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He was an actor, director, teacher, mentor and a friend.
Glenn Cannon died this weekend at the age of 80.
What better place to talk about one of Hawaii’s finest actor/directors than in the theater. Long time friend Joyce Maltby emphasized that Cannon could do it all – – from Shakespeare to light comedy, when he played the devil in the musical, Aloha, Rosie’s.
“Yes, the versatility – I think the qualities – when I knew I was going to talk to you, I was thinking what are the qualities about Glenn other than his being a wonderful actor, director, teacher – but he was probably the most honest man I’ve ever known,” said Joyce Maltby, HPU theatre director.
Maltby pointed out that Cannon acted in countless films and TV shows, but that his real love was directing and teaching.
“And if you could count up how many classes he’s taught, how many productions he’s directed, you’re easily into the tens of thousands of students and peoples lives that he has touched,” said Paul Mitri, UH Kennedy theatre director.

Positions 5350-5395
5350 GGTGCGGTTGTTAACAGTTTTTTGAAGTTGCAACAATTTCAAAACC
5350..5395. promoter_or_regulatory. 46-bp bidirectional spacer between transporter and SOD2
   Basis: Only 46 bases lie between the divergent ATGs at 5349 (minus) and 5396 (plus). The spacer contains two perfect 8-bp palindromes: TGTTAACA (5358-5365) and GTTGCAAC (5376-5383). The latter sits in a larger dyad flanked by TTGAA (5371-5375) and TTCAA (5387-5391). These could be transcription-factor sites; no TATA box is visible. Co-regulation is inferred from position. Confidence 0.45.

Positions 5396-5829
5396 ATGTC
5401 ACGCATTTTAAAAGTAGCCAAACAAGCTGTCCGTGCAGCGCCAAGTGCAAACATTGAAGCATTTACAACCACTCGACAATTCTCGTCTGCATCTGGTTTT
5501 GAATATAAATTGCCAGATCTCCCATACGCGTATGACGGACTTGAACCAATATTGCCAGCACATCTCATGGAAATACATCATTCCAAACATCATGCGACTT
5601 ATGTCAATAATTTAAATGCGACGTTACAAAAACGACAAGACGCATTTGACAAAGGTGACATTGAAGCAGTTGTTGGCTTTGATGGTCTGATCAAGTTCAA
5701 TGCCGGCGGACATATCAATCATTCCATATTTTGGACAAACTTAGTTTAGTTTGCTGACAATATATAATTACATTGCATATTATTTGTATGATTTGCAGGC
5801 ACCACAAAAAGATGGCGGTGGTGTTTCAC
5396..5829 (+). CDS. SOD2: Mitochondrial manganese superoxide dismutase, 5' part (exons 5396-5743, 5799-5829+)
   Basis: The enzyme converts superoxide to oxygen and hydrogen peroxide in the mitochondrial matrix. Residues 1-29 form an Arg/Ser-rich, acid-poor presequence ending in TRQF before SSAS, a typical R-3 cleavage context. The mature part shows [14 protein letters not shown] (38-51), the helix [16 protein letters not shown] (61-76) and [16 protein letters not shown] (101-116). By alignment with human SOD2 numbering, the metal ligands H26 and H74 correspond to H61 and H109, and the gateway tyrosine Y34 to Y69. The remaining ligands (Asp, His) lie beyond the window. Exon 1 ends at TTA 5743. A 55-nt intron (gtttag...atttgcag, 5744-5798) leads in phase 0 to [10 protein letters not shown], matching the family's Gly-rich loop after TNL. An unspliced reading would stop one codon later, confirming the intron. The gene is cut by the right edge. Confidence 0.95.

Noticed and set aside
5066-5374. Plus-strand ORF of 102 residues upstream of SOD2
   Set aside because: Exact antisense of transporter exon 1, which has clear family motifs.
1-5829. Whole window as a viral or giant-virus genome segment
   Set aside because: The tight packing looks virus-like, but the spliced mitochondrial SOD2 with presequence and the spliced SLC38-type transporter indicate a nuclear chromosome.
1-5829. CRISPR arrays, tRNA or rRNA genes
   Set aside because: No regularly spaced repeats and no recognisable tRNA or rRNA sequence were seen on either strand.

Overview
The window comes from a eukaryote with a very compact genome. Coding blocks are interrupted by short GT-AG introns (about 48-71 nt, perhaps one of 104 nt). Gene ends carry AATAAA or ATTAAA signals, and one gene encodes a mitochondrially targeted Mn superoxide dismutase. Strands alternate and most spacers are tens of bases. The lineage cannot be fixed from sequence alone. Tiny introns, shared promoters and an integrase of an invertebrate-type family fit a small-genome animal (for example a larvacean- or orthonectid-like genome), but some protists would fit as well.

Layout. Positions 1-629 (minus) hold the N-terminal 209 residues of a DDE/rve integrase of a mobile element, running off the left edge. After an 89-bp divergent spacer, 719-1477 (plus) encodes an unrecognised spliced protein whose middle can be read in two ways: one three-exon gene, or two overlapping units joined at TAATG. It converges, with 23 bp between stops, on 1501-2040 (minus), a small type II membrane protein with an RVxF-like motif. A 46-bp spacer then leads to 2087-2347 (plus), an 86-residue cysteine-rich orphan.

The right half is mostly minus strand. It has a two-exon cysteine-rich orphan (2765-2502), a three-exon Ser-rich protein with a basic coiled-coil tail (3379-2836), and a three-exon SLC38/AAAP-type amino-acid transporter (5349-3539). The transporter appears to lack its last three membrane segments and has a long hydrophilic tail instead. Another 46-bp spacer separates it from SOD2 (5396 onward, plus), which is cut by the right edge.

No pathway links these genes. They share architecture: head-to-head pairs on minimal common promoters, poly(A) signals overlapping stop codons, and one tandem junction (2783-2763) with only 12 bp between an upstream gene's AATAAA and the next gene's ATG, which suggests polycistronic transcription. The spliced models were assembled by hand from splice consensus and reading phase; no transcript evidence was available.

Not to mention the audiences… Including those who saw a revival of Manoa Valley, a play he directed with a particular passion.
“In part in terms of the chaos, the difficulty, the problems that are going on in this country and in the world and being able to re-identify with home,” stated Director Glenn Cannon.
Maltby overheard one student thank Cannon for pushing her to be better.
“You weren’t doing it for any other reason than to get the best out of us. And those students who really wanted that, and those are the true students you want to teach, those students loved him,” said Maltby.
Cannon directed Paul Mitri in Who’s Afraid of Virginia Woolf.
“I just found him to be just a great director, an actor’s director, somebody that would give you the freedom to do anything and tell you when it worked and when it didn’t work,” Mitri said.
Maltby and Cannon’s other theatre friends were near his bedside during his final days and they sang to him.
“And we also sang another of his favorites, ‘I did it my way.’ Because that was Glenn – he did it his way,” Maltby concluded.